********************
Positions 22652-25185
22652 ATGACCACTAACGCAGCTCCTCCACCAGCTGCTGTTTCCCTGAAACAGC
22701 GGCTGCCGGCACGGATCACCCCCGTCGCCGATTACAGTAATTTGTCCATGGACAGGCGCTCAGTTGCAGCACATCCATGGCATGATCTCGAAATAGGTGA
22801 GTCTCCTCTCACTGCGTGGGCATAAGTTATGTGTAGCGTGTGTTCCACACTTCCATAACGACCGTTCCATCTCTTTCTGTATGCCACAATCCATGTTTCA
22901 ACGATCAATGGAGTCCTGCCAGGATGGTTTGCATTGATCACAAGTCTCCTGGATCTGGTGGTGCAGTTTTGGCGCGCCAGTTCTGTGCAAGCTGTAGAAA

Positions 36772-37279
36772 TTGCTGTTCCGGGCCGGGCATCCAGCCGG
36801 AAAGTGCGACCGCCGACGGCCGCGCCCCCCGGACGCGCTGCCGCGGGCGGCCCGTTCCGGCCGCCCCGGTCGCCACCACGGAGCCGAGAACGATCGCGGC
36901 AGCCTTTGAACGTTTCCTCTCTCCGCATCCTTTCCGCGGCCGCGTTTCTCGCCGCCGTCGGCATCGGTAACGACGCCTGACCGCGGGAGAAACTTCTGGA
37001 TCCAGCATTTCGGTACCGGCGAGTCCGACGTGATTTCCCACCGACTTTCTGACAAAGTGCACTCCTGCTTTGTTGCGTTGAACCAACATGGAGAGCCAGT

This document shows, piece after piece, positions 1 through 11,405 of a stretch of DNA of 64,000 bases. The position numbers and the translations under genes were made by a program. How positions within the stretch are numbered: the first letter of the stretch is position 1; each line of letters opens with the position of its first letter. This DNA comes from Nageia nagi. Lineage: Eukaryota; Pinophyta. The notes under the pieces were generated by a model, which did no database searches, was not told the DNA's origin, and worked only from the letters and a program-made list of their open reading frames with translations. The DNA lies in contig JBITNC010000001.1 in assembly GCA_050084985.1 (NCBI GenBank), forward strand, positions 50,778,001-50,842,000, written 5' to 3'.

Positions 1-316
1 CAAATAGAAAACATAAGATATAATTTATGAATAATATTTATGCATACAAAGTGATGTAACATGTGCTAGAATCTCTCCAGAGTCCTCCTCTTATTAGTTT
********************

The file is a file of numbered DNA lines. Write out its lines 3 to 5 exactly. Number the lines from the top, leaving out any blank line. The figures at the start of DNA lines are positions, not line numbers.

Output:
22701 GGCTGCCGGCACGGATCACCCCCGTCGCCGATTACAGTAATTTGTCCATGGACAGGCGCTCAGTTGCAGCACATCCATGGCATGATCTCGAAATAGGTGA
22801 GTCTCCTCTCACTGCGTGGGCATAAGTTATGTGTAGCGTGTGTTCCACACTTCCATAACGACCGTTCCATCTCTTTCTGTATGCCACAATCCATGTTTCA
22901 ACGATCAATGGAGTCCTGCCAGGATGGTTTGCATTGATCACAAGTCTCCTGGATCTGGTGGTGCAGTTTTGGCGCGCCAGTTCTGTGCAAGCTGTAGAAA